Reduced-representation Phosphoprofiling

There are something like >100,000 distinct phosphorylation sites in the human proteome, yet <1000 kinases and phosphotases that govern their regulation. This begs the question: can a proxy set of readily observable phosphopeptides serve as a lens into the larger world of phosphorylation and signaling?

We believe the answer is yes, and we have taken a data-driven approach to identify a set of 96 phosphopeptide probes that we have configured as analytes in a targeted phosphoproteomic assay that we call the P100 assay. We have demonstrated that these probes are easily observable and quantifiable in diverse cell types ranging from embryonic stem cells to human leukemia cells, and that they behave in interesting and orthogonal ways in response to varied chemical and genetic pertrubations. The assay enables us to draw Connectivity Maps in the space of phosphosignaling. These intuitively visualized structures allow us to see both expected and novel associations among perturbations and cells.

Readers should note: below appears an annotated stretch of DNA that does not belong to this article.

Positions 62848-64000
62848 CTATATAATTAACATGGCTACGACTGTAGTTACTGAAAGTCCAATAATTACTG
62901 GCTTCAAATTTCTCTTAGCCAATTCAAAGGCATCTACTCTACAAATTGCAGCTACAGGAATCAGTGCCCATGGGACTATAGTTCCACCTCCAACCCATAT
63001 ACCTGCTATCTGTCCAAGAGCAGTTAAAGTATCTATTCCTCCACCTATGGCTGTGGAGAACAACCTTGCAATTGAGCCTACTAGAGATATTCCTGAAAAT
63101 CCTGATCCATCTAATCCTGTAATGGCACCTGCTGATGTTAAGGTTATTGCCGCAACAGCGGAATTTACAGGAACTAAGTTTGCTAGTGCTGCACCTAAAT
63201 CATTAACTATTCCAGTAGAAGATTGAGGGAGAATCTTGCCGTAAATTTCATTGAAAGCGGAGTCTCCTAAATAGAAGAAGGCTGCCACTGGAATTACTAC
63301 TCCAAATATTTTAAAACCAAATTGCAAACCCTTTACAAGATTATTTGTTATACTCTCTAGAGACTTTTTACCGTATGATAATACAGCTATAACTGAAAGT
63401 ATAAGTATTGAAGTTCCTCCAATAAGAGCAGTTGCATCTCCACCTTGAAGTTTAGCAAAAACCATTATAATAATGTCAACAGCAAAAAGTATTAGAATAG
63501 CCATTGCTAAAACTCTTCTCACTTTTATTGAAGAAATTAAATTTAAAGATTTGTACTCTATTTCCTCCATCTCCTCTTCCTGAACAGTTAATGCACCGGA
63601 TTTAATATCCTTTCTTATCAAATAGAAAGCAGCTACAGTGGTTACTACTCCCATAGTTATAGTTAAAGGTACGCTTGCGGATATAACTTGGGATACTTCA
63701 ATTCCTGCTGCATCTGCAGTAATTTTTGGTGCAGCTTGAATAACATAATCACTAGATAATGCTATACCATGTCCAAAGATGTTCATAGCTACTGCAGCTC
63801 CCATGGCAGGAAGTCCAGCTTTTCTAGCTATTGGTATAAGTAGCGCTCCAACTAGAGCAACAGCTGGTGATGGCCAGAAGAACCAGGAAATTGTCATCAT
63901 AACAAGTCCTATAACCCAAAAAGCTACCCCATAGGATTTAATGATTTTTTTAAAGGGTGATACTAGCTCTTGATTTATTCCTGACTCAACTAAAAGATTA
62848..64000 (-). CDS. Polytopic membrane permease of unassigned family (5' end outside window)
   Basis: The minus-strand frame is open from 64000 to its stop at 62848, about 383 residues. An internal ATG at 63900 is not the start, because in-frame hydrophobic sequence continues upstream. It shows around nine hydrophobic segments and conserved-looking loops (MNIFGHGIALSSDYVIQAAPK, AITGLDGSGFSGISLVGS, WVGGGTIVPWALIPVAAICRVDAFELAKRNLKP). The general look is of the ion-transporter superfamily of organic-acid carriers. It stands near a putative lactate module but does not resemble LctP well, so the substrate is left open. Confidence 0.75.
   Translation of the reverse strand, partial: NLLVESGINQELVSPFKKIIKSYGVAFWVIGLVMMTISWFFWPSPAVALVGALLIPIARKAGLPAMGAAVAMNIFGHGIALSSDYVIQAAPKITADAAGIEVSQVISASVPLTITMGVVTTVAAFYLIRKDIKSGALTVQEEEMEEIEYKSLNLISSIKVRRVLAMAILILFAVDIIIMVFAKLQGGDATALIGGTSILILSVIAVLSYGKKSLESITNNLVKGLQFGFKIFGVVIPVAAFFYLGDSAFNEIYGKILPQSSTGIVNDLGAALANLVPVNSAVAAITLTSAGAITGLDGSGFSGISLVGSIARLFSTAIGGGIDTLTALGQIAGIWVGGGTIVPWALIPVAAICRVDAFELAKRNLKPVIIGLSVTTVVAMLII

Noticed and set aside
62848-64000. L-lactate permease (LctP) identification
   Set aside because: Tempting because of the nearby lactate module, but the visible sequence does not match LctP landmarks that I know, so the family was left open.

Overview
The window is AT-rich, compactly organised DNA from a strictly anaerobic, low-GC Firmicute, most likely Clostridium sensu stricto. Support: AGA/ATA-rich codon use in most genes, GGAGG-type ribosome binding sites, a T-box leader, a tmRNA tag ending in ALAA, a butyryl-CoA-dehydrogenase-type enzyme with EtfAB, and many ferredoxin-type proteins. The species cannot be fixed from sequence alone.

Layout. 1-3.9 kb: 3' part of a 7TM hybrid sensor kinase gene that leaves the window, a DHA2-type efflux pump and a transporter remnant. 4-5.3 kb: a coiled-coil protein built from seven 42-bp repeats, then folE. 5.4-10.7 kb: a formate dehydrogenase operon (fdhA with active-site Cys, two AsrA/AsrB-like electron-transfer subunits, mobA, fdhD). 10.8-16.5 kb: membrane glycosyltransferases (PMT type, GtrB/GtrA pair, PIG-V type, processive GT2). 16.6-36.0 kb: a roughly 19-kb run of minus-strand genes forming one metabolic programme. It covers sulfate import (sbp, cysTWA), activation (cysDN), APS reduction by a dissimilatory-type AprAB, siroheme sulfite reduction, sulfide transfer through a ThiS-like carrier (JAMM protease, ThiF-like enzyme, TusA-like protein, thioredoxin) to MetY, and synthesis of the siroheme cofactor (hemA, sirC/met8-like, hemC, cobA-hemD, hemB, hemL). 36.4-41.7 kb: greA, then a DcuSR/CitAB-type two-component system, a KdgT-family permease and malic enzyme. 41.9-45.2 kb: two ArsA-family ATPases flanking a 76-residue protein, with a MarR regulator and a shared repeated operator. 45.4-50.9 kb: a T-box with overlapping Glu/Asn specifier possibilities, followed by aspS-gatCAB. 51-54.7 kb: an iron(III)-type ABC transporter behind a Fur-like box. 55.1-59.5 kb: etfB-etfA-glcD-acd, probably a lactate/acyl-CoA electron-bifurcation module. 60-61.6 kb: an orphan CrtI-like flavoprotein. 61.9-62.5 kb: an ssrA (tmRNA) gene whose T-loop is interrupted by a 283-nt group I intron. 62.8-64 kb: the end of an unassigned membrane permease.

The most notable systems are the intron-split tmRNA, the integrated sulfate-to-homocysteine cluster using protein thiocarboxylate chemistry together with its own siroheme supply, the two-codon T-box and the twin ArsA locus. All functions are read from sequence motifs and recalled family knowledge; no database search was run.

P100-based Connectivity Map of Chemical Perturbagens

A.Connectivity Map of chemical perturbations in MCF7 (breast cancer) and PC3 (prostate cancer) cells. Note the tight clustering of the cardiac glycosides and the unexpected connection to the antibiotic anisomycin. B.Connectivity Map of chemical perturbations in HL60 (human leukemia) cells. Note the interesting connection of the cardiac glycosides to the chemotherapeutic agents.